FcγRIIB is differentially expressed on healthy B cells, depending on the stage of B cell development and, since FcγRIIB helps to regulate B cell receptor-mediated stimulatory signals, it acts as a gatekeeper controlling B cell proliferation and maturation [10]. However, the results presented by Catalán and colleagues did not show any stringent relationship between B cell activation measured by CD86 expression and levels of FcγRIIB, indicating that the relationship between FcγRIIB expression and B cell activation, especially in the context of inflammatory disease, requires further exploration. The results presented by Catalán and colleagues go some way to support the hypothesis that RA is associated with decreased negative feedback of humoral and effector immune responses. In addition, although not formally proven, it is tempting to speculate that the increased levels of CD86 expression on naïve B cells may be involved in and precede the down-regulation of FcγRIIB on memory B cells. Less clear is why in a less inflamed environment (that is, after anti-TNFα treatment) the expression of FcγRIIB is not recovered to similar levels to those detected in healthy individuals.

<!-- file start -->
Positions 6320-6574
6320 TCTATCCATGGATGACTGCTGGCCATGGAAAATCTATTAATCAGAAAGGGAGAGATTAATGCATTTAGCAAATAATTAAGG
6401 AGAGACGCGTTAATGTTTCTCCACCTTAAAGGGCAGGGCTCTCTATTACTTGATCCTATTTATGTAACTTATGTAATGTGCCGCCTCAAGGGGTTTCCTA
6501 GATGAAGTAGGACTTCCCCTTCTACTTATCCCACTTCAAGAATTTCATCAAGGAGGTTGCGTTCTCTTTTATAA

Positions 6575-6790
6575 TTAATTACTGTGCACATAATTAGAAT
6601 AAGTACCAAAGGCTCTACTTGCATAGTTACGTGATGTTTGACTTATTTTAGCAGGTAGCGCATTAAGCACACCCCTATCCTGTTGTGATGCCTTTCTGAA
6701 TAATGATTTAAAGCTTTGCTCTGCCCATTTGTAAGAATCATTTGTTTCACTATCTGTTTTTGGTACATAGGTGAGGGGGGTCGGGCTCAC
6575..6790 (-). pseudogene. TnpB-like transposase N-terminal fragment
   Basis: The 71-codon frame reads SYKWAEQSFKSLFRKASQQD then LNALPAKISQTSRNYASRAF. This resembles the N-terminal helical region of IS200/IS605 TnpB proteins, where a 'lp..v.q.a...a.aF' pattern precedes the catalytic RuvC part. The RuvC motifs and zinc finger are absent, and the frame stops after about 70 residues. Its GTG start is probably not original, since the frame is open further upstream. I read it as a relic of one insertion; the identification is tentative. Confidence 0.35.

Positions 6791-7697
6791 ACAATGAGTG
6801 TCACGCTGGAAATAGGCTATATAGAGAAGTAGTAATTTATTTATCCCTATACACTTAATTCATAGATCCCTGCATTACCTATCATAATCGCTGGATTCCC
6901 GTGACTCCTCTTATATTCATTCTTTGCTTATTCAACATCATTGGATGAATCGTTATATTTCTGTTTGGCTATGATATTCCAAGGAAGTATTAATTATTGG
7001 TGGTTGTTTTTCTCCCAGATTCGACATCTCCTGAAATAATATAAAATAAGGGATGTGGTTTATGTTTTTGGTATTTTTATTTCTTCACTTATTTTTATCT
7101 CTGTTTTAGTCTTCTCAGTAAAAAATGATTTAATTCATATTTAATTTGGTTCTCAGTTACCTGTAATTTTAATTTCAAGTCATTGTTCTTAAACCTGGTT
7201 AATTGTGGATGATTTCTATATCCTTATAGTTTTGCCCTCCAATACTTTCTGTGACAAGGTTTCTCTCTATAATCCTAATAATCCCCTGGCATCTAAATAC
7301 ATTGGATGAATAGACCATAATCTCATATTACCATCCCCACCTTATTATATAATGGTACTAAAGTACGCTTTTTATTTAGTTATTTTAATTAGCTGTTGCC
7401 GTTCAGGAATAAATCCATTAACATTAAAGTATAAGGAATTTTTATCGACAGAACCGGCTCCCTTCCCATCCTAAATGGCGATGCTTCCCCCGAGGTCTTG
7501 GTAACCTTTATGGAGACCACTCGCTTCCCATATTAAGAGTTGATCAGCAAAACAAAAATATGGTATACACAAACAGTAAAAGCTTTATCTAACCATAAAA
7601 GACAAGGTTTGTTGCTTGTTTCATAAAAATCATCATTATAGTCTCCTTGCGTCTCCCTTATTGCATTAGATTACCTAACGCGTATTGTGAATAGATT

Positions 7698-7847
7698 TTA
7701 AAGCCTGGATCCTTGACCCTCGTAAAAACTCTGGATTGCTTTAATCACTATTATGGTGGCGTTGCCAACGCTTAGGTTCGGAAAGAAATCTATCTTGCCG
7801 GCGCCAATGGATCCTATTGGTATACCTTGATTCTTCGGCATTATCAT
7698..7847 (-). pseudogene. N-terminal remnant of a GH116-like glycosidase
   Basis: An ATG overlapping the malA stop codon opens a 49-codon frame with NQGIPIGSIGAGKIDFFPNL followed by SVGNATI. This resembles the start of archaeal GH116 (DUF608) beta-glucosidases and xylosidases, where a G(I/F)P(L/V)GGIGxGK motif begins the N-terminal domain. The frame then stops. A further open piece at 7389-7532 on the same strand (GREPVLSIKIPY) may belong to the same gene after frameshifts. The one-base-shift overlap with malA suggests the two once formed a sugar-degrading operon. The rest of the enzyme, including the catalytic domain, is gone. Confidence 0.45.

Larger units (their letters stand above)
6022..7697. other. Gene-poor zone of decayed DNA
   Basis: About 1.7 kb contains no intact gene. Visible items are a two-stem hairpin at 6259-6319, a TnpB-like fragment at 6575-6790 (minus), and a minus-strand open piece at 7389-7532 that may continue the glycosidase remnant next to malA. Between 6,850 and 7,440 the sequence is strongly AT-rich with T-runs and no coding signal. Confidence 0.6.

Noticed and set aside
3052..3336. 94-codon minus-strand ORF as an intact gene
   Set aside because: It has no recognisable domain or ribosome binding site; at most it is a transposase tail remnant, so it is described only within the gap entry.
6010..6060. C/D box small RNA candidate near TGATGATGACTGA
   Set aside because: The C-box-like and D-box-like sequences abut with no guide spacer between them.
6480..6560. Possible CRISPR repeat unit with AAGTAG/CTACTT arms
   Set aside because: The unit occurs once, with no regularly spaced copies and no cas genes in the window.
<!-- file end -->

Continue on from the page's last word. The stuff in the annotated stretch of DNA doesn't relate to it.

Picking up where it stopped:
Defects in other inhibitory receptors have also been linked with RA pathogenesis, including reduced expression of CTLA-4 (cytotoxic T-lymphocyte antigen 4) in regulatory T cells from patients [11]. In the case of CTLA-4, reduced expression was also associated with abnormal function, but it remains to be seen whether FcγRIIB-mediated signalling is fully functional in B cells from RA patients. Abnormal FcγRIIB function could go some way to explain the discrepancy between FcγRIIB expression and B cell activation as determined by CD86 expression.

Finally, if FcγRIIB truly acts as a late checkpoint at the level of class-switched B cells or antibody-producing plasmablasts/plasma cells, and considering that autoreactive B cells are generated during the process of affinity maturation, then the relationship between FcγRIIB expression in autoantibody-mediated disease such as RA merits further exploration. Indeed, differential FcγRIIB expression may influence other B cell functions, including antigen presentation and cytokine production, involved in RA pathogenesis.

Abbreviations

CCP: cyclic citrullinated protein; RA: rheumatoid arthritis.

Competing interests

The authors declare that they have no competing interests.